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Clin Orthop Relat Res. 2013 Feb;471(2):672-9. doi: 10.1007/s11999-012-2471-8. Epub 2012 Jul 24.

How should unmatched orthopaedic surgery applicants proceed?

Author information

  • 1Department of Orthopaedic Surgery, Drexel University College of Medicine, Philadelphia, PA 19102, USA.

Abstract

BACKGROUND:

Obtaining an orthopaedic surgery residency is competitive. Advisors must understand what factors may help unmatched candidates reapply successfully.

QUESTIONS/PURPOSES:

We determined (1) the attitude of leaders of orthopaedic surgery residency programs toward interviewing unmatched students; (2) whether a surgical internship or a research year is preferred in considering reapplicants; (3) the importance of United States Medical Licensing Examination (USMLE) scores, recommendations, and Alpha Omega Alpha (AOA) membership; and (4) whether academic and nonacademic programs evaluate reapplicants differently.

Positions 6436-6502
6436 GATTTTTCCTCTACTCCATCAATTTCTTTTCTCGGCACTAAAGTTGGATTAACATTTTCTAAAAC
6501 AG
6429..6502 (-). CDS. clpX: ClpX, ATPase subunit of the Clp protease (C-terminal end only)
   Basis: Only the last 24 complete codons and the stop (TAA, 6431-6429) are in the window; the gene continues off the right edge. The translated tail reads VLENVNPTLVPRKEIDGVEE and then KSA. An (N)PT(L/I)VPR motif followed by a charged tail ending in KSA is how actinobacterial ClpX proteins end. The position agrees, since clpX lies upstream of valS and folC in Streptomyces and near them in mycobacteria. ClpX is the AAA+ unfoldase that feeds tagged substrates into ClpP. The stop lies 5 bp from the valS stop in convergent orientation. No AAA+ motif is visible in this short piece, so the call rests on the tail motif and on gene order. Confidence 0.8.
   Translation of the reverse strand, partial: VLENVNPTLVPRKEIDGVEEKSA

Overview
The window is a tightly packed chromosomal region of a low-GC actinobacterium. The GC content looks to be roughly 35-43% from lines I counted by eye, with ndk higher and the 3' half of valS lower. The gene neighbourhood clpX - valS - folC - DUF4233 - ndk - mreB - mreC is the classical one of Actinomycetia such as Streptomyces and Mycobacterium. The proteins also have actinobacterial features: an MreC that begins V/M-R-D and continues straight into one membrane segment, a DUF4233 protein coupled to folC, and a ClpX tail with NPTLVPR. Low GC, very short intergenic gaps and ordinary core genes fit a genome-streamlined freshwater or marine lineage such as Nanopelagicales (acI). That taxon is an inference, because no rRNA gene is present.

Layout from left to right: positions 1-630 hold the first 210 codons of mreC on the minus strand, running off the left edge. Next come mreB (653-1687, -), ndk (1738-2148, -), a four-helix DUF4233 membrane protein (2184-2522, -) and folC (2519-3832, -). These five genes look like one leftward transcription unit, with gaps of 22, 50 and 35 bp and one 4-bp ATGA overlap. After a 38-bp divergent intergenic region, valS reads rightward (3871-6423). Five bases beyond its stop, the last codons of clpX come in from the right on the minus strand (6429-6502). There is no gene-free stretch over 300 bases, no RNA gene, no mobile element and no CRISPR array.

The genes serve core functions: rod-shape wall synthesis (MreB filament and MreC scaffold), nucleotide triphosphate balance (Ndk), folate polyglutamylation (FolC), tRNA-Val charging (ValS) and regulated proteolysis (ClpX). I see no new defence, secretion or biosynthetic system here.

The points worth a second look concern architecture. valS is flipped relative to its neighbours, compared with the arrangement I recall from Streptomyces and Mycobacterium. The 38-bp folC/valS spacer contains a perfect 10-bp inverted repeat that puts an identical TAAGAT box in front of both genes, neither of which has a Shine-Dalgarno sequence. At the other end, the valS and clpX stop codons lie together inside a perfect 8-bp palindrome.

METHODS:

We sent an anonymous 19-question survey to 151 Accreditation Council for Graduate Medical Education (ACGME)-accredited orthopaedic surgery residency programs in five waves, 1 week apart (December 5, 2009-January 5, 2010). Investigators were blinded to the respondents' identities.

RESULTS:

Ninety-one of the 151 programs (60%) responded. Sixty-eight of the 91 programs (75%) stated they rarely accept unmatched applicants. Sixty-eight programs (75%) agreed an unmatched applicant should do a surgery internship for 1 year. Of the 36 programs that recommended a research year, 32 were academic programs. Academic programs were more likely than nonacademic programs to view as important new recommendations (85% versus 67%), minimum scores of 220 on Step I (67% versus 49%) and Step II (64% versus 36%), and AOA membership (85% versus 67%).

CONCLUSIONS:

By completing a surgical internship, unmatched students may increase their chances of matching. Students considering academic programs should ensure their academic record meets certain benchmarks and may consider a research year but risk limiting their acceptance to academic programs.

PMID:
22826011
[PubMed - indexed for MEDLINE]
PMCID:
PMC3549177
Free PMC Article

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